Graham stands outside the weird door, which is now open and contains two smaller doors nested within it.

So with only one door left, I was now ready to ride across the poison lake on something ridiculous. This poison lake is not fucking around. I fell in it once and the game text told me that I died of EXTREME POISONING.

Graham rides a boat across a lake, piloted by a Grim Reaper figure. Text reads "EXTREME"Not pictured: Me dying eighteen times at the hands of some EXTREME thorn bushes in front of this castle.
Graham is in a large castle. Input text: VAMPIRE TIME

Based on the monk’s gift of a cross, as well as everything about the design of this place, it was pretty clear that I was gonna meet a vampire. Also: why the hell is this place so giant? Dracula is not much larger than Graham on screen. The proportions of things in the first two King’s Quest games seem to be decided by dice roll. They may have been doing some fine things with animation, but let’s be real: these jerks were terrible pixel artists. Anyway, it was obviously time to kill Dracula.

Graham stands by a coffin. Input text: "put stake in dracula"

This proved harder than I expected. I had a stake, and a mallet, and a fancy cross that made me invincible against Draculas. I just couldn’t… figure out… what god DAMN words the parser wanted from me. I know from vague memory that this is the first of many such occasions I’ll face in this journey. I tried: STAKE DRACULA, STAB DRACULA, USE STAKE ON DRACULA, etc. etc. Eventually I turned to the walkthrough for the one and only time. The answer is KILL DRACULA. Well! I should have thought of that! HEY LET’S TRY THIS

Same scene. Input text: "WIN GAME" Same scene. Game text: "I don't understand 'WIN'"


Graham rides back with the Grim Reaper figure. His hair is darker than usual.

Anyway, having obtained the last key, I died of thorns a few more times and pensively headed back. I also dyed my hair black in honor of my gothic surroundings, apparently. This actually got me wondering why Graham’s hair is normally dark gray. He’s supposed to be a young fellow after all, right? I wonder if they thought he looked too swarthy with full black hair.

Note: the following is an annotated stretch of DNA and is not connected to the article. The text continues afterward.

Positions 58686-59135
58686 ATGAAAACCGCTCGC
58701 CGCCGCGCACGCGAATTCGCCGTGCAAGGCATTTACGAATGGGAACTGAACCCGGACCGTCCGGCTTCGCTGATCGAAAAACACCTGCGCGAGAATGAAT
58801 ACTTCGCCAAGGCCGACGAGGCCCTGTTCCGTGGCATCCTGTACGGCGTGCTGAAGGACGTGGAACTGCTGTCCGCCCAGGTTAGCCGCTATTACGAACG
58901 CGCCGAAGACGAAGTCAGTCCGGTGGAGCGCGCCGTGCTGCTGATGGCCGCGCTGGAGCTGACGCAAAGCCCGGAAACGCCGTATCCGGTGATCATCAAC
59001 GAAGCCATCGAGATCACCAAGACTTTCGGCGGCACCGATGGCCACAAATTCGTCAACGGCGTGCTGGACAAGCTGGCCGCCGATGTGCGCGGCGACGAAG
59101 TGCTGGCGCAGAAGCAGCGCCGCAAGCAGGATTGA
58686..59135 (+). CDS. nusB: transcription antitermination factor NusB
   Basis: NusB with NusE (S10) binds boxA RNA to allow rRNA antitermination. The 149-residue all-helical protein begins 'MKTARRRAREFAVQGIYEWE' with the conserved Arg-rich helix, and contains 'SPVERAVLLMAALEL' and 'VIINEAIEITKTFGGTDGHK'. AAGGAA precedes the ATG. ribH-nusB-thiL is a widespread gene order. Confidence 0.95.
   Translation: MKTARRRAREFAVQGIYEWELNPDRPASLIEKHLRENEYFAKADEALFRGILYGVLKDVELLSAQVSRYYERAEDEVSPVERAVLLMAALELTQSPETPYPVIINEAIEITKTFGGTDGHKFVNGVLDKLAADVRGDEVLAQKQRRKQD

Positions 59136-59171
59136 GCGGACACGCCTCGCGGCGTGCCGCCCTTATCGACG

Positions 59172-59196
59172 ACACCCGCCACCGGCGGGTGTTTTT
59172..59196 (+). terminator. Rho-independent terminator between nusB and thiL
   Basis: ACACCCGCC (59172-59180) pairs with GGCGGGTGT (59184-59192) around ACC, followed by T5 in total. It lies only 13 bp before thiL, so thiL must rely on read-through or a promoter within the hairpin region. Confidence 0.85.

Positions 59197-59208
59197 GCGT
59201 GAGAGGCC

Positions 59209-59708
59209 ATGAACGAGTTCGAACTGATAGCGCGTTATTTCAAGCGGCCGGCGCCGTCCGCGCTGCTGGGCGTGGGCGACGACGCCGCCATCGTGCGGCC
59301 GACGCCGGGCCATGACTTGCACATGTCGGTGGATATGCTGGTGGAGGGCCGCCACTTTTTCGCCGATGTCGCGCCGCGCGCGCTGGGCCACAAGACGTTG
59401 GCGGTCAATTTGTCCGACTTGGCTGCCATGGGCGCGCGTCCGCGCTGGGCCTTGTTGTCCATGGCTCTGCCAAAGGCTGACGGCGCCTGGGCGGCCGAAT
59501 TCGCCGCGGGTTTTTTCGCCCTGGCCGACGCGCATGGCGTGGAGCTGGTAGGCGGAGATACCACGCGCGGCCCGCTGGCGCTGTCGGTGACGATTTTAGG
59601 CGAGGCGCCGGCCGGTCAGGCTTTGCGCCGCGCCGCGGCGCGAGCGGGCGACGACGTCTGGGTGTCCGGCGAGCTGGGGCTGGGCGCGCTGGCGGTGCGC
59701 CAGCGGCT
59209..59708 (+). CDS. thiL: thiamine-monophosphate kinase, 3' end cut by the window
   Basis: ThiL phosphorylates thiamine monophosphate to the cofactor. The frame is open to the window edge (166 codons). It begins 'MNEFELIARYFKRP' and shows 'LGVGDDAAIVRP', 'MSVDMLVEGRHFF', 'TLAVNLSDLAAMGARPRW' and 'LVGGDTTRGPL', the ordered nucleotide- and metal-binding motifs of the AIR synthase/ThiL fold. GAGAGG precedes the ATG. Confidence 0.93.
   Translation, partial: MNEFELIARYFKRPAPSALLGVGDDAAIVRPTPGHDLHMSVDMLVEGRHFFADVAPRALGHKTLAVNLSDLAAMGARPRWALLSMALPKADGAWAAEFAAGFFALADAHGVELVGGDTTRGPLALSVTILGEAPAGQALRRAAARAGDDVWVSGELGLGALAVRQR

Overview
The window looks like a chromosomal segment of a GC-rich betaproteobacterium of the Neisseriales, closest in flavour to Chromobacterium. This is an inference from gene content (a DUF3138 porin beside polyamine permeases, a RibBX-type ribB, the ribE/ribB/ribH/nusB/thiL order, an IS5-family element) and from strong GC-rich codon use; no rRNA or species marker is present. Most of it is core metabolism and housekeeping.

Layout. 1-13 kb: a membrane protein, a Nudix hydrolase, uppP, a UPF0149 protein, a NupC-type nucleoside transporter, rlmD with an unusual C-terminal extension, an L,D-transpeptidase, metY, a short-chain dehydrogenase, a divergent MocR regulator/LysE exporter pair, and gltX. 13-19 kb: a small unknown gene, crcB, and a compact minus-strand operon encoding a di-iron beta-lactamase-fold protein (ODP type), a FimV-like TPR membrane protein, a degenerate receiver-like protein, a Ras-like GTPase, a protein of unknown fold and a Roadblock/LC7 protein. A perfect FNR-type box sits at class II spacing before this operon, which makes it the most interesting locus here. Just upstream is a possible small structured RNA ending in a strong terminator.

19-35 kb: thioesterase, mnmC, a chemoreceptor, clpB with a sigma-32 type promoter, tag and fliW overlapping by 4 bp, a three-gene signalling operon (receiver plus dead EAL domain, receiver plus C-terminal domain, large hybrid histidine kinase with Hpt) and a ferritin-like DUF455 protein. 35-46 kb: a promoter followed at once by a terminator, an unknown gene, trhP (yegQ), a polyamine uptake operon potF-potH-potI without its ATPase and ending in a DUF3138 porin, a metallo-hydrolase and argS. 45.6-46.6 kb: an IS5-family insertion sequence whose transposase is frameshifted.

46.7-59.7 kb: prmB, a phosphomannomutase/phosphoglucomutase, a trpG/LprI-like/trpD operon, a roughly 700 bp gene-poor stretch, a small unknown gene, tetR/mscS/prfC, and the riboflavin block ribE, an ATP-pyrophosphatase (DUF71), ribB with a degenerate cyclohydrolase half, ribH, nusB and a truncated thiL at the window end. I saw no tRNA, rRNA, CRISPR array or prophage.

At last I was able to travel through the final door! On the other side I found..

Graham stands on a blue beach by a purple sea.

FUCK YEAH PSYCHEDELIC BEACH. This place is great, why doesn’t the whole game take place here? Obviously, my goal at this point was to find another ridiculous thing to ride, and I did not disappoint.

Graham rides a gold fish across the purple sea.


Graham is in a tower room with a woman.

After some very touchy staircase climbing, I ended up finding my bride-to-be. Oh hey. Hi. I see your pixels have been apportioned in the usual insulting ways. I confused the game a bit by trying to talk to this woman. In the end, of course, the correct thing to do was to just say GO HOME so she would automatically marry me.

Graham and the woman getting married. Fanciful characters attend.


Aw, all my pals and things who tried to eat me showed up! Note the inherent tension of all the pagan forest and sea spirits attending a Christian wedding. I look forward to seeing how this temporary ceasefire plays out in future installments! Also note that Grandma has chosen to take the wolf as her date, while Dracula sits far away with the witch. Hope things don’t get awkward later~! Maybe Dracula just likes a woman with a flash car, tho.

Bushes: 18 times
Climbing slightly diagonal things: 4
Drowning: 3
Witch: 2
Cliff: 2
Snake: 1
Extreme poisoning: 1